For more information on Katahdin, see here:
http://www.ansi.okstate...
I don't usually eat red meat but have found super Katahdin lamb through my Locally Grown network: http://locallygrown.net/
If you're not familiar with how Locally Grown works, I include an explanation here: http://ozarkhomesteader...

Finally, there's a chance that your supplier cheated and gave you a goat kid instead of lamb. I'm betting your average home chef wouldn't know the difference from appearance, but goat is extremely gamey.

401c5804 f611 451f a157 c693981d8eef  mad cow deux
pierino

pierino is a trusted source on General Cooking and Tough Love.

added about 6 years ago

The odds on someone subbing goat for lamb are extremely thin. So thin, that I actually have to seek out places that do sell goat. I like it for Portugese cabrito or Mexican birria. But you already know that it's going to be gamey. If you want that...and sometimes I do.

23b88974 7a89 4ef5 a567 d442bb75da04  avatar
added about 6 years ago

Pierino, I think whether one might try to substitute goat kid for lamb is a regional issue. You can find tons more goats here in Arkansas than sheep. Goats were such a big fad that you can now find them free on Freecycle.

That aside, I think the variety is the most likely problem, like I said first.

73cd846c b69c 41fe 8f8b 7a3aa8dd3b93  desert
added about 6 years ago

It's the the location where they were raised and what they eat. Also some packaging uses heat before cooling and can make the meat smell funky that can translate to ttheflavor. Nothing else that's it!

E0cc9d5c 6544 49fb b0e4 5c150d9ac0f7  imag0055
added about 6 years ago

I doubt it was what the lamb grazed on or even the cooking or breed of animal. If it was locally raised lamb intended for meat (and not older lamb, aka mutton, another possibility), the problem may not be the producer but the slaughtering facility that killed, chilled, cut, and packaged the lamb. Most producers do not do their own slaughtering (we raise beef, chickens, and ducks, but we don't butcher them ourselves). If Whole Foods sold it, it would have to have been a USDA inspected facility, but that certainly doesn't mean no errors could occur. There aren't enough inspectors to go around, as all the food scares have illustrated. I'd let Whole Foods know and I'd hope they'd let the producer know.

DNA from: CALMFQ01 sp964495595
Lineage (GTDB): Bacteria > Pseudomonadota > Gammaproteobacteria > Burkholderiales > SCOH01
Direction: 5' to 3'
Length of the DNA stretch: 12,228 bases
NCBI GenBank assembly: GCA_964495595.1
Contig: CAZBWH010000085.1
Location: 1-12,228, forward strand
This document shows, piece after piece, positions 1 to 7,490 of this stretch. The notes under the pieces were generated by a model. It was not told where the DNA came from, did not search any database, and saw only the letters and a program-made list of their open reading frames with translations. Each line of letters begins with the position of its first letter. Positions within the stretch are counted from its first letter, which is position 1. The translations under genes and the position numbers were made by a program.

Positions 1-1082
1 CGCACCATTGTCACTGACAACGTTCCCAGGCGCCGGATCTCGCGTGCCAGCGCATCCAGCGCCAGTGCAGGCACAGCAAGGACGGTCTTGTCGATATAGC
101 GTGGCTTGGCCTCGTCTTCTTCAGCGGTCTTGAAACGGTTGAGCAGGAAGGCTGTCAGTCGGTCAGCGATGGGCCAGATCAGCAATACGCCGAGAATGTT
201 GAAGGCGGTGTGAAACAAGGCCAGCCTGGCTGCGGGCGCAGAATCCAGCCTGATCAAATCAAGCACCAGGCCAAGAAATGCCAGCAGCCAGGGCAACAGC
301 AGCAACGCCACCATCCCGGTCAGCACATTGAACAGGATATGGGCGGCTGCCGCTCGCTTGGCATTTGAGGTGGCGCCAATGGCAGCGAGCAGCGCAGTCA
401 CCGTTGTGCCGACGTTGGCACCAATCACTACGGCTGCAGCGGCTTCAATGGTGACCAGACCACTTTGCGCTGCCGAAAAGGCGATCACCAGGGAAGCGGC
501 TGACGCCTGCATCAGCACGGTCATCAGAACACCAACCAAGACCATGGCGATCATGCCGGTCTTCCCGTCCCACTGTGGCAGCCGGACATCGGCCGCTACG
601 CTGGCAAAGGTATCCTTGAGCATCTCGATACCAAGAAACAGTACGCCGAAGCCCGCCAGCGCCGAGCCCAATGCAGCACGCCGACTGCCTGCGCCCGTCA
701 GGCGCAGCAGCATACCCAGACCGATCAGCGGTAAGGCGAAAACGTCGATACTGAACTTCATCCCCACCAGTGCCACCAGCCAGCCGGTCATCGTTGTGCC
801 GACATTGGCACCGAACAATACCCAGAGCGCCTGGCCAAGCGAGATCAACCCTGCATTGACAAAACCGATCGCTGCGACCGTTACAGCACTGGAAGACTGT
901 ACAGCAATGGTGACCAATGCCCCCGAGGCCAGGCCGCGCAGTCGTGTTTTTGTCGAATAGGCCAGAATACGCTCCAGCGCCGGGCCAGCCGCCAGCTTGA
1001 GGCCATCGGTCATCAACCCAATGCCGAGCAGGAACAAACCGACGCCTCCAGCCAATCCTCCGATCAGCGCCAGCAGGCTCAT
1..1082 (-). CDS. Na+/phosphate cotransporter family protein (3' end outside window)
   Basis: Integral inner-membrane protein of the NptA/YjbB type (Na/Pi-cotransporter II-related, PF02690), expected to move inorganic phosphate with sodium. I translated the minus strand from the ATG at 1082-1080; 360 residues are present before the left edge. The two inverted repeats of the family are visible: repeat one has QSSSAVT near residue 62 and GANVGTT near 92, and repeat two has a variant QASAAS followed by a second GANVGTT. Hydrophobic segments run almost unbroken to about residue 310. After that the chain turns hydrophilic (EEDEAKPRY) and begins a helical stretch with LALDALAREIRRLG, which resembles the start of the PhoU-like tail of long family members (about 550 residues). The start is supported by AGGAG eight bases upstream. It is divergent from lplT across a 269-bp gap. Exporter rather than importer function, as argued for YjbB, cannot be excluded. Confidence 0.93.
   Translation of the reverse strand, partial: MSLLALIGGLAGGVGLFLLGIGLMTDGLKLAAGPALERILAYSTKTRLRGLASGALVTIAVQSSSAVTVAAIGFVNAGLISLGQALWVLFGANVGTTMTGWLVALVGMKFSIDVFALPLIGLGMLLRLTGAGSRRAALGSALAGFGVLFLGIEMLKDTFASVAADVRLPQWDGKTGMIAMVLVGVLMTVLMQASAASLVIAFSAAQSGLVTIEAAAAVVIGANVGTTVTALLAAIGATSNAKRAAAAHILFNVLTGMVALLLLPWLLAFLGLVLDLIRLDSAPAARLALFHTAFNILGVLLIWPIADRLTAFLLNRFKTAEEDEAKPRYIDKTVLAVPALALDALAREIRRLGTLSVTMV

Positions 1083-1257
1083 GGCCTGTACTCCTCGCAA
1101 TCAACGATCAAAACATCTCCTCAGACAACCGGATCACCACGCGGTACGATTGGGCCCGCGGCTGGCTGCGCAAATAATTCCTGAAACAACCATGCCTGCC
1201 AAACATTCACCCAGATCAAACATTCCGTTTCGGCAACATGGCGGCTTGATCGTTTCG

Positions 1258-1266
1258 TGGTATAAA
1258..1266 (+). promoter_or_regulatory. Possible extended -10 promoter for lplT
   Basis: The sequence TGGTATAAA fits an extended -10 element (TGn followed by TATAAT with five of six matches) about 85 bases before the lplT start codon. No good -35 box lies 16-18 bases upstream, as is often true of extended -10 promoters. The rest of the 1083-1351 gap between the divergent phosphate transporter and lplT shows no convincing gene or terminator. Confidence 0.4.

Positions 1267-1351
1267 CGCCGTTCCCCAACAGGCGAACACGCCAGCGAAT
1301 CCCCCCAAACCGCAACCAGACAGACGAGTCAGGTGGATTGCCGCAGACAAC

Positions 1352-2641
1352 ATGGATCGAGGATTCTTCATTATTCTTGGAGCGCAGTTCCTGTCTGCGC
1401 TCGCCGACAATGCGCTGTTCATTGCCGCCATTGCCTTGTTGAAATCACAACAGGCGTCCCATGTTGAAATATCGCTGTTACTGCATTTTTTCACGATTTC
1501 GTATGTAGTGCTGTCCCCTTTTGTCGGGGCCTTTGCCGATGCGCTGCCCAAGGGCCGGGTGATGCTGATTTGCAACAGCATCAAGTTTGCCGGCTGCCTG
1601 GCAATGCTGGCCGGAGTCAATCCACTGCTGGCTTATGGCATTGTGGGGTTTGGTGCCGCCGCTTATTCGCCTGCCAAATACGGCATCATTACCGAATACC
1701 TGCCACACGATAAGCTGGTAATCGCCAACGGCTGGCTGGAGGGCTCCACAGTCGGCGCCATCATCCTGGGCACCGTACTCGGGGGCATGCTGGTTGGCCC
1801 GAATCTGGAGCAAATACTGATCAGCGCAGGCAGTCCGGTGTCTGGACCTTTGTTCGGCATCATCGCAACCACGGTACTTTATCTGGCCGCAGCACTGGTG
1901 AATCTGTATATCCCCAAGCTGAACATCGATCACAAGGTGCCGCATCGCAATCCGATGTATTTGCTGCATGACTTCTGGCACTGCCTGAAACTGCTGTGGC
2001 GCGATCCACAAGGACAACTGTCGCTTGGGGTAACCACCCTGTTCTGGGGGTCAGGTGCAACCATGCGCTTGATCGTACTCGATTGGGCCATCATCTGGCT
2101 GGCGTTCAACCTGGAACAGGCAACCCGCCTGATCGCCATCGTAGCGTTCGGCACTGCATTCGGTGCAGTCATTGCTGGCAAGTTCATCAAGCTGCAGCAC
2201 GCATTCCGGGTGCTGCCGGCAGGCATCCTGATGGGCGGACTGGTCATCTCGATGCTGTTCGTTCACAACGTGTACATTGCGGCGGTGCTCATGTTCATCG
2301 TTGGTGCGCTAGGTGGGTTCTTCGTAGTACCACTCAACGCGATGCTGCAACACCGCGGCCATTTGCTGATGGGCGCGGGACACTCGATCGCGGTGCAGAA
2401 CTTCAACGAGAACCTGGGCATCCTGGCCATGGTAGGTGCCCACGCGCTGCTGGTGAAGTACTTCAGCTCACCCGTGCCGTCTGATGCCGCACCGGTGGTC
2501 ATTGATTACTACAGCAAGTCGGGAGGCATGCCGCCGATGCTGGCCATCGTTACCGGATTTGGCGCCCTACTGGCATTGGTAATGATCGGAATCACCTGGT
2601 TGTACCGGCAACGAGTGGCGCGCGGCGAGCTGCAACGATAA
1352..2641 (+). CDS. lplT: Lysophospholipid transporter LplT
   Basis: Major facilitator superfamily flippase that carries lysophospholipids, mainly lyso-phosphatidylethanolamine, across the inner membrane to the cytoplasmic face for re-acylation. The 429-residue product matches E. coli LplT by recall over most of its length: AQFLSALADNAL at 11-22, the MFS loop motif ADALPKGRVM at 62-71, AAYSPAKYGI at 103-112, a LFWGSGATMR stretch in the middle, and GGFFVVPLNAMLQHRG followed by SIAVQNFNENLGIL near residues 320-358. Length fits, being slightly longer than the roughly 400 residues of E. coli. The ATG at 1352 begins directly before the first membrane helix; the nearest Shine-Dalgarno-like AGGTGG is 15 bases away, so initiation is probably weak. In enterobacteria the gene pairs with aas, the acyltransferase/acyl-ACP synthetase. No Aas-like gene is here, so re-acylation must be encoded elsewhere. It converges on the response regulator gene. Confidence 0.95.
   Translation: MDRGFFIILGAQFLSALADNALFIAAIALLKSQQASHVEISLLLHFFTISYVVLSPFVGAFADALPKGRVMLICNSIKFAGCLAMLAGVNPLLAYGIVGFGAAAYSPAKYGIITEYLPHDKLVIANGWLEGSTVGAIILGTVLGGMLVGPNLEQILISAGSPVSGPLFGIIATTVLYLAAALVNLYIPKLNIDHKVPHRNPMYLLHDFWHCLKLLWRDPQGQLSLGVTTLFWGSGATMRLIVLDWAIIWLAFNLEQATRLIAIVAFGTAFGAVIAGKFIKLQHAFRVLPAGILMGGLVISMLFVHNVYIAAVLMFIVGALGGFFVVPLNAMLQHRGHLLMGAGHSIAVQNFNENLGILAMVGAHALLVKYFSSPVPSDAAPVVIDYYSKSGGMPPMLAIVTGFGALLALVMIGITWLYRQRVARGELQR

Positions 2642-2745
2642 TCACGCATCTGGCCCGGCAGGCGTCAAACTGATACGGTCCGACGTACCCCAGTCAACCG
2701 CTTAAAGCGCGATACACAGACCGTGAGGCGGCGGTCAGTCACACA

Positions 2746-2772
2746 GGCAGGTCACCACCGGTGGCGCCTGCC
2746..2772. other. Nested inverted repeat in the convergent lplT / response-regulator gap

73cd846c b69c 41fe 8f8b 7a3aa8dd3b93  desert
added about 6 years ago

@mainecook61, What an animal grazed on can effect the flavor ( ever have grass fed beef) Although you list yourself an experienced farmer your admission of ignorance by giving your answer is astounding.

07c808b7 76a9 4752 ae1f cfa66c1e1a1b  img 3447
added about 6 years ago

Some more info:
I cooked the lamb to 135 and let it rest till the internal temp came up to 140-142...it was medium rare on the inside

I choose the "local" lamb over new zealand, as I assumed it would be fresher

I did contact whole foods, but have not received an answer yet

70a78f0d 8ab1 412b ba57 b21f44c4df97  face of world food
added about 6 years ago

I grew up on a farm, and we raised several sheep for wool. They were pasture raised and we butchered and processed the meat on the farm. The lamb always smelled and tasted funky to me! To this day I can't stand lamb. I had no idea that there was another option out there. Thanks for this Q&A, perhaps I'll give it another go.